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Did A Caribou Help Fly Santa’s Sleigh?


With caribou and reindeer populations declining across the globe, has old Saint Nick gotten more aggressive with his recruitment?


Photo by Warren Sammut

It used to be that only reindeer flew Santa’s sleigh. But now, biologists at fRI Research in Alberta, Canada, wonder if Santa is recruiting caribou to help get the job done.

Laura Finnegan leads the Caribou Research Program, and with her team conducts research to help land managers, industry and government protect caribou. In order to get a better understanding of what terrain caribou are using and when, they sometimes affix one with a GPS collar that periodically relays its location to the team through a satellite. In March 2016, a female from the Redrock Prairie Creek herd received a collar, and for 19 months, the collar’s signal let the team know she was spending time in Willmore Wilderness Provincial Park, Alberta. Then, in October 2017, the signal went quiet. “It isn’t that unusual,” says Finnegan. “Caribou are out there in the wind, rain, snow and ice. Sometimes these collars just malfunction.” What’s less common, she says, is what happened next. At 11 pm on the 25th of December 2017, the collar came back online.

“The timing is a little suspicious,” says Finnegan. “We think the caribou may have been recruited to pull Santa’s sleigh. That’s enough time for some training, to get all the presents delivered, and to get back out on the mountainside late Christmas day.”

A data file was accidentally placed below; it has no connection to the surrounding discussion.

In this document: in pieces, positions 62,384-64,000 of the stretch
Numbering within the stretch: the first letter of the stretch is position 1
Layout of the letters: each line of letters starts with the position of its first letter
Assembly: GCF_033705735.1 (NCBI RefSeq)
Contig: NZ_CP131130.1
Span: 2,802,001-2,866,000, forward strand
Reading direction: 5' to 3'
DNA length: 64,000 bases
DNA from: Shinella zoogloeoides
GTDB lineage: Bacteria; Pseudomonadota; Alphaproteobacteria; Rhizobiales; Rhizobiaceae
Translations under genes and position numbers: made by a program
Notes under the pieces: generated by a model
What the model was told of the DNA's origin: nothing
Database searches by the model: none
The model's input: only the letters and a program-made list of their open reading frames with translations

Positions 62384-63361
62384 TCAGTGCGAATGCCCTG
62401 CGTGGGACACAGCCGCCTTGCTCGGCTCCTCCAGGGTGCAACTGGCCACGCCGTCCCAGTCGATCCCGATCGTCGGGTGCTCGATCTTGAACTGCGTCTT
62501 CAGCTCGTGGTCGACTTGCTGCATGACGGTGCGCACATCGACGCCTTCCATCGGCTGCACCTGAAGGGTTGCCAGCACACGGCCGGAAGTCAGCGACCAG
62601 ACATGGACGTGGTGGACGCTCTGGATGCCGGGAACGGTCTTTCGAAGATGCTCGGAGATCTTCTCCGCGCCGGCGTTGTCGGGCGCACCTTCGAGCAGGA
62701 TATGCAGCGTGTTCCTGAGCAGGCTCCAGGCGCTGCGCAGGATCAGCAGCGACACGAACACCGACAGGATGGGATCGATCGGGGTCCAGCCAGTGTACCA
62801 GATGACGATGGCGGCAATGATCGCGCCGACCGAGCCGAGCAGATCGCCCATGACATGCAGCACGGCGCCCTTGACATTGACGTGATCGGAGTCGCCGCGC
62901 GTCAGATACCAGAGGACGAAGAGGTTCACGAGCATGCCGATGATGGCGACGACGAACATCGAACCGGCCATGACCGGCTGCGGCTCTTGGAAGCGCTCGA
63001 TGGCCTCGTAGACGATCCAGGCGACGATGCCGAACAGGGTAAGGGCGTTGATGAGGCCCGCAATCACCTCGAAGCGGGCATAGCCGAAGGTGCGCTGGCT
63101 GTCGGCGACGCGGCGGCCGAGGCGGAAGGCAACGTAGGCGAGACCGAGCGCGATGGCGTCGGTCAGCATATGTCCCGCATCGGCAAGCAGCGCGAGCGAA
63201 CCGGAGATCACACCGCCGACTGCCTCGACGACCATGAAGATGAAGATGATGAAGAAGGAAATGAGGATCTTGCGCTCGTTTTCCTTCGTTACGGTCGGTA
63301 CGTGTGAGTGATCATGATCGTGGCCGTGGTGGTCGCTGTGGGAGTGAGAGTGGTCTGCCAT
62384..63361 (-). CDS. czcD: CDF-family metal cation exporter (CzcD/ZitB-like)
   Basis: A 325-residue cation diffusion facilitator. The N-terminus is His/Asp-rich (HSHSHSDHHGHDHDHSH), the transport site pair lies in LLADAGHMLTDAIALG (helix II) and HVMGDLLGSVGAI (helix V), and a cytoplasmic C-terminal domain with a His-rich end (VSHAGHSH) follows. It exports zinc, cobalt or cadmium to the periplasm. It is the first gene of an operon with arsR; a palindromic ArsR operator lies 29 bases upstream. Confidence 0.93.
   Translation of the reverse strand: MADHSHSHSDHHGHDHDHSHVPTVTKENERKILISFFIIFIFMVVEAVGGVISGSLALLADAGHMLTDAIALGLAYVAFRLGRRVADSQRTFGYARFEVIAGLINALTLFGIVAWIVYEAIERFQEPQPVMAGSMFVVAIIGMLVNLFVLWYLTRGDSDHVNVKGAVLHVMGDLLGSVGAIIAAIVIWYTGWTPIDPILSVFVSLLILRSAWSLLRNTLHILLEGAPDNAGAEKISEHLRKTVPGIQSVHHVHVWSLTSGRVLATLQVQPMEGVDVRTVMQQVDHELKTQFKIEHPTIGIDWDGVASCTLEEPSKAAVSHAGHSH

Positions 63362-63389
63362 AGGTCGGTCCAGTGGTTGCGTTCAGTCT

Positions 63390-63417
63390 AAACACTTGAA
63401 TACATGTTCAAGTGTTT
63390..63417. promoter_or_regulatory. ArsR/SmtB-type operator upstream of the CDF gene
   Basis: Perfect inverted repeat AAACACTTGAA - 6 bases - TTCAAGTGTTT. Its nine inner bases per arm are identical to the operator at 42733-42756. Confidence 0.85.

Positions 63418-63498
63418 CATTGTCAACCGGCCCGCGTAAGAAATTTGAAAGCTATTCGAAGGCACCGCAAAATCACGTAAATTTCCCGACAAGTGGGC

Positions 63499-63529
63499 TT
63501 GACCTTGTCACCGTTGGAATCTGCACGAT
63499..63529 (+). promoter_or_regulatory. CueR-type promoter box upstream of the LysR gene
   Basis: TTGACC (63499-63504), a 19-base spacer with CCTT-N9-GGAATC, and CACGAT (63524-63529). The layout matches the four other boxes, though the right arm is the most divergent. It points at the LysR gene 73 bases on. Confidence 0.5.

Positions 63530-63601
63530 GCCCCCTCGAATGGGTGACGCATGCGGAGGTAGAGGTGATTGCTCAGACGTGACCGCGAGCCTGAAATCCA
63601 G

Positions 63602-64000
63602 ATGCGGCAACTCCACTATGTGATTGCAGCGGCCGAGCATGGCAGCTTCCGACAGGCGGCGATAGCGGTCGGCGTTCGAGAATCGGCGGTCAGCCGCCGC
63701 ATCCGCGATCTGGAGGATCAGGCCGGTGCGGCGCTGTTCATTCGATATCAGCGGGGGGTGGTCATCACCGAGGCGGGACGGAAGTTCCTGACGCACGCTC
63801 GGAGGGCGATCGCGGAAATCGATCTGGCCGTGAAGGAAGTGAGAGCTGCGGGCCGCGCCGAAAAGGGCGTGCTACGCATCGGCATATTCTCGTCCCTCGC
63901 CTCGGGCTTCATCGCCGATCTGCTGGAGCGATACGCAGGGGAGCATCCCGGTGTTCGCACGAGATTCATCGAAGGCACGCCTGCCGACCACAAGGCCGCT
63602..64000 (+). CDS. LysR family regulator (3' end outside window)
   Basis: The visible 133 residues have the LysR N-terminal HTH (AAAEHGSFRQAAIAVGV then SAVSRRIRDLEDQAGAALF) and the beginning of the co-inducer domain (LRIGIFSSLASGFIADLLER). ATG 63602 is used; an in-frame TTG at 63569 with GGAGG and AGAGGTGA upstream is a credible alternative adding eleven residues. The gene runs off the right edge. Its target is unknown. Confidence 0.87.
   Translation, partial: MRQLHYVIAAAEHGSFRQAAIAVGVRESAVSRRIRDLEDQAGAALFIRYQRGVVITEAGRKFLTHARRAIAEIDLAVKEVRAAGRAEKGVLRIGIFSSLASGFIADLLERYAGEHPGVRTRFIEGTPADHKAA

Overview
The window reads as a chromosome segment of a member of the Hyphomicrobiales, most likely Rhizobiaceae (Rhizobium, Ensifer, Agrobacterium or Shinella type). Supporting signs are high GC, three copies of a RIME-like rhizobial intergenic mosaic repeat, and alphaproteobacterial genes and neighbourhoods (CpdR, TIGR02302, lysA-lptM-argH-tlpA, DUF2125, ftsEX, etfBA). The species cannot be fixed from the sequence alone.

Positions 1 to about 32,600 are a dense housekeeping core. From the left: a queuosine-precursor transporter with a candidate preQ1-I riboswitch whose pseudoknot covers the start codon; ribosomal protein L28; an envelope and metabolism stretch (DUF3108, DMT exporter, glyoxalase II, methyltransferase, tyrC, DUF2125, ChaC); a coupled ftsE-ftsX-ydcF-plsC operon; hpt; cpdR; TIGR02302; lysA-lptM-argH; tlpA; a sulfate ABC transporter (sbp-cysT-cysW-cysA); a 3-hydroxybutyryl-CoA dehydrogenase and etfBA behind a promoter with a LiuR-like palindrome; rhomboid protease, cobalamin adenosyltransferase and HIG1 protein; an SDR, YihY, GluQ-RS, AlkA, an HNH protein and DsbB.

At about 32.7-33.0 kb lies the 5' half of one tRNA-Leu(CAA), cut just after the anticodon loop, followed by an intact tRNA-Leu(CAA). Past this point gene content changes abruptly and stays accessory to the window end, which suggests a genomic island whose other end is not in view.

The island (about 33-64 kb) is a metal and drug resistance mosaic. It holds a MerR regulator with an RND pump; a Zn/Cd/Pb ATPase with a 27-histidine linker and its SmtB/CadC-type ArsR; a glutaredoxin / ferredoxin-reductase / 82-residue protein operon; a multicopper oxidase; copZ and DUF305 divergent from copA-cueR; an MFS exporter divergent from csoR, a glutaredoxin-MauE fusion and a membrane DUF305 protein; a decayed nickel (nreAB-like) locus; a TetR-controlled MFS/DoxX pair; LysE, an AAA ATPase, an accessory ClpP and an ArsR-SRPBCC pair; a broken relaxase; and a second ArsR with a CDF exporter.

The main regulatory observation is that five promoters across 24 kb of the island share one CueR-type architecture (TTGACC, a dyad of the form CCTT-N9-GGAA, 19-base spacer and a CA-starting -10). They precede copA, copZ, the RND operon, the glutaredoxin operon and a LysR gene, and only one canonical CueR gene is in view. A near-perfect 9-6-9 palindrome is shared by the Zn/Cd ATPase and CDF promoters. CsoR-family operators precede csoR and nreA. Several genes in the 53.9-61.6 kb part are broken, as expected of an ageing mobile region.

Finnegan has some theories as to why Santa might look to this herd for recruits. They often live in the mountains at high elevations, and “At the last minute might be a better recruit than some of the caribou that live in the boreal forest, or up in the Arctic.” Their habitat requires them to be “very used to going up and down, which is really what’s needed if you’re pulling Santa’s sleigh,” she says.

Caribou in the area where the incident occured. | Photo by Doug MacNearney

As to why the GPS collar wouldn’t just keep transmitting from Santa’s headquarters, Finnegan thinks Santa scrambled the signal. It’s not a stretch to believe he and his elves have the skill set, given all the toy building that requires knowledge of modern technology. And in case that isn’t enough, Finnegan points to other methods. “He has magic, doesn’t he?”

Though caribou and reindeer are the same species, reindeer are generally smaller and stouter than caribou. Whether or not Santa is looking to permanently stack the sleigh team with larger, wilder animals remains unknown. The North Pole was unavailable for comment.

Once the collared caribou was back in the herd, Finnegan’s team continued to follow her movements until the collar fell off on schedule in the spring of this year (2018). Now she’s free to spend time with her herd unmonitored or to take assignments from the jolly man in red without notice.  Caribou face numerous challenges to simply stay alive, and this herd’s numbers (like so many others) are in decline. “Whatever she does,” Finnegan says, “we hope she conserves some energy to have calves.”


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